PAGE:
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REVIEW: #Being13

Earlier this week, CNN aired a special entitled #Being13 where they followed over 200 13 year olds on social media for two years.

Here’s a brief synopsis of what Anderson Cooper said in his special: Bullying has reached ridiculous heights through social media, “sexting” and “sex revenge” (i.e. posting pictures of your ex’s nude photos online) is now a thing, and teenagers are constantly stressed by their perceived place in the social hierarchy.

I’ve worked with teenagers for 6 years. I wish I could say I am surprised by these findings. But I’m not.

And you shouldn’t be either.

It’s easy to judge. To point out the moral deficiencies in the younger generation, or look down on the “addiction” to their phones. To sit back and proclaim loudly that we would never talk to someone the way these kids do. That we would never be caught up in the rat race of popularity to the point where if our phone was taken away we wouldn’t be able to sleep because of fear that people were talking about us. That’s not us.

Why not? Because we are so much more advanced? Because we are more mature? Because we are so secure in ourselves that we would simply not be bothered by friends and foes alike talking about us on social media? Doubtful.

I’m not surprised by this, because social media is simply letting us see clearly the insecurities that teenagers have always had.

What was previously under the surface, we get to see up close and personal. The need for affection (sexting). The feelings of not being good enough (bullying). The desire to be told they’re worthy (selfies). The list goes on.

It doesn’t mean it’s not sad. It doesn’t mean it’s ok. But how do we respond?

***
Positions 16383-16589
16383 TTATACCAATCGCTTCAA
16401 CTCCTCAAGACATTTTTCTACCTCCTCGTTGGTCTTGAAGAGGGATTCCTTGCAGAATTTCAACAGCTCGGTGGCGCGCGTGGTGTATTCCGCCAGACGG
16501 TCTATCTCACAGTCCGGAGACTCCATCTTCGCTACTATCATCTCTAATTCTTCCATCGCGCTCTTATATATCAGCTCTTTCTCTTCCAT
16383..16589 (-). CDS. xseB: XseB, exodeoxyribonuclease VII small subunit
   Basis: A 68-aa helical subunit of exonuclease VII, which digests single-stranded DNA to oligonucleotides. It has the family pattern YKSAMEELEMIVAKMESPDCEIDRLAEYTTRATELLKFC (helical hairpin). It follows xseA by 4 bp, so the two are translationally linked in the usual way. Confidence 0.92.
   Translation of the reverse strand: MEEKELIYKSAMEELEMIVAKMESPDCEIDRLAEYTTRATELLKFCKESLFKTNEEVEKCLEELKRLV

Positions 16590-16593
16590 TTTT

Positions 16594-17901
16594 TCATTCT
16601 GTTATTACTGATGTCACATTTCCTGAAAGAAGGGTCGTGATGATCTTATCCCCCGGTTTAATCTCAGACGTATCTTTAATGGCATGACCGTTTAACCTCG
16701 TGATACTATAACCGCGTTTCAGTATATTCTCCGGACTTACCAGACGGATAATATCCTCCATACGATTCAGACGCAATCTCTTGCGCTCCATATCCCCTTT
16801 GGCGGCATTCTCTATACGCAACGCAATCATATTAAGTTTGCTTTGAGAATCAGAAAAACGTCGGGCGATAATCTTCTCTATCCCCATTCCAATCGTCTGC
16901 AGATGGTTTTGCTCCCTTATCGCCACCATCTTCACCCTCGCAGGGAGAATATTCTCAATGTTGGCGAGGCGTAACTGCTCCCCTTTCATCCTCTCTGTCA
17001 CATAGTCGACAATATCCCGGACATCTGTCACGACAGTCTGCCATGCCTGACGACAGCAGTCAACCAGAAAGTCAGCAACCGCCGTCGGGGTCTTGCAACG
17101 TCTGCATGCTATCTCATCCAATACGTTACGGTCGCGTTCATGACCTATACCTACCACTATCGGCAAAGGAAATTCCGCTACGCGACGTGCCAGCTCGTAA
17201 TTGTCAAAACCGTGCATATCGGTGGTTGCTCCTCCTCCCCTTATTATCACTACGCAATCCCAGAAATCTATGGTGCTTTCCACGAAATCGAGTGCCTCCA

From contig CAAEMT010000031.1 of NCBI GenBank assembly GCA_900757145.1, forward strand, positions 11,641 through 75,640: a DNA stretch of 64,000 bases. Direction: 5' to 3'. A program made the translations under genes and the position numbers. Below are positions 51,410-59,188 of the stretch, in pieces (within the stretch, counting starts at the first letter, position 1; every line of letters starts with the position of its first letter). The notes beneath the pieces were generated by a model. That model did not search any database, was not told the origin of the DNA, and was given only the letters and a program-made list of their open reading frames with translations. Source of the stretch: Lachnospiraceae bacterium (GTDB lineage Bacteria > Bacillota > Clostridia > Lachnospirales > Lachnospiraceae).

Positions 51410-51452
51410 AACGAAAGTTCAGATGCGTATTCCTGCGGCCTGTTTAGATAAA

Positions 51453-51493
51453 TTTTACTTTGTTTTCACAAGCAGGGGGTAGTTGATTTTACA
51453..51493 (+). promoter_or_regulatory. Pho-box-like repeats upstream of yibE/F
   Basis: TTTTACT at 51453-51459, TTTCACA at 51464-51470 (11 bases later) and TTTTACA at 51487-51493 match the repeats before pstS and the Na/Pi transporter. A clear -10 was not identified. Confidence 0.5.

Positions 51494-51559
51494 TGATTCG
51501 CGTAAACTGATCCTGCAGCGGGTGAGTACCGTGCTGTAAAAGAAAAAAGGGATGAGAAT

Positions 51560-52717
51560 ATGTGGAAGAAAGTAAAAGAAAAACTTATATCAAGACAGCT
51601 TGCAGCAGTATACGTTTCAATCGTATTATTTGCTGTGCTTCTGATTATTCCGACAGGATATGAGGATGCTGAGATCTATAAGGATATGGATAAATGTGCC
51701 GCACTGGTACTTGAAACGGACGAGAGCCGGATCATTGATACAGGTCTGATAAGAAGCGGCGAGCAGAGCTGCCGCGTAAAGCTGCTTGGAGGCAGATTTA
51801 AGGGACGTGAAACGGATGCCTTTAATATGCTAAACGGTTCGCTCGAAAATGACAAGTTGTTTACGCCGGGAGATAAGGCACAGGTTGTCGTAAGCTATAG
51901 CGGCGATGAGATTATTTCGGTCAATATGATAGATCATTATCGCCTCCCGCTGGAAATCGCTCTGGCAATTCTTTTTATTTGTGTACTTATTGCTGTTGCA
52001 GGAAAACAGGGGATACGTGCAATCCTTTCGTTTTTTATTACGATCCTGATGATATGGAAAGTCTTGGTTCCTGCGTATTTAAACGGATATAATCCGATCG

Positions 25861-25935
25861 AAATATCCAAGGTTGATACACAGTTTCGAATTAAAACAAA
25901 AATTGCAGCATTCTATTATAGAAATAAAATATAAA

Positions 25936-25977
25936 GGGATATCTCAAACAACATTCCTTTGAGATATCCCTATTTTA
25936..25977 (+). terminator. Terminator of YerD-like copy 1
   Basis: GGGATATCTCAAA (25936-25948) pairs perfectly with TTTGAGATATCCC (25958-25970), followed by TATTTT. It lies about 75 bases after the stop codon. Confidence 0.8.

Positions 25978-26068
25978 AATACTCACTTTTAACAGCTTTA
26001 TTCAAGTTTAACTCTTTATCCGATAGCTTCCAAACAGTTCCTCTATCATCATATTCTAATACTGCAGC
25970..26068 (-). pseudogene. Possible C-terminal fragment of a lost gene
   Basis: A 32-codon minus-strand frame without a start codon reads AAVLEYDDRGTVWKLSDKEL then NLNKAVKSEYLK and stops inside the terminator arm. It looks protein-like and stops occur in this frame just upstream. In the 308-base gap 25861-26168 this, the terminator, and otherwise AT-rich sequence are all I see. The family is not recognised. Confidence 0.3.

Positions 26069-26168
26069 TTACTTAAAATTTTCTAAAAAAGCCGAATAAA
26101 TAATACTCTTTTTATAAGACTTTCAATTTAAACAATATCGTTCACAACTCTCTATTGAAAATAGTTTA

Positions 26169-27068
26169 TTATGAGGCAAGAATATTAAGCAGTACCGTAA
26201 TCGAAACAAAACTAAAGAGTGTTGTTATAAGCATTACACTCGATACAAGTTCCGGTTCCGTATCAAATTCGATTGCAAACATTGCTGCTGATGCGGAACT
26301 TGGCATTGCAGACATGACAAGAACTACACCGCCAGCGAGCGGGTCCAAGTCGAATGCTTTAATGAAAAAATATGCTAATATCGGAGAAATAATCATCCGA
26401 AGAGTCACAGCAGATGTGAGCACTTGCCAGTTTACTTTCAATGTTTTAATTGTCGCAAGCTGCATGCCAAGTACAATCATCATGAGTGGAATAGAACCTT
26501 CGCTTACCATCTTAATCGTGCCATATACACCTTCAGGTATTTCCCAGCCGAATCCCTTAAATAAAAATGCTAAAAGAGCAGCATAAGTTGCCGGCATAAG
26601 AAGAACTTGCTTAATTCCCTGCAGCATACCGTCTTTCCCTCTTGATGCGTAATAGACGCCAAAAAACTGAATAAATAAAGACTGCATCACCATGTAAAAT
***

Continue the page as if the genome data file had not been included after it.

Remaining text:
Watching one of the thirteen year old girl’s interviews, she described being called variations of “fat” on when she posted a picture. She talked about how she cried and cried but couldn’t tell her mom because, “it’s just not what you do.”

I joined her in crying when she said that. And you should too.

As Christians, we have the call to meet these teenagers where they’re at. To go alongside them in life and let them know they are worthy. And they are special. To let them know that what their peers say about them doesn’t define what they are. To tell them the good news that they have a Father in Heaven who loves all their selfies— both the good and bad ones. We can respond to these teenagers by loving them. By not judging them for what they post on social media. They’ve put themselves out enough on social media. They don’t need another judge— they need a friend who will speak truth into their life.

This week I encourage you to watch the documentary. Hear the interviews, see the tweets. It’s rough. But there is a silver lining. We are insecure. We are in need of affirmation. And we have a God who provides all those things.

James Harris

James is probably the 3rd or 4th funniest guy you know. Funny enough to invite to a party; not witty enough to talk about later. Co-Founder and Content Editor of Everyday Exiles, Director of College Ministry at Reynolda Church, EPC, and husband to Meredith. He has a dog named Calvin, a cat named Opie, and a robot vacuum named Alfred.

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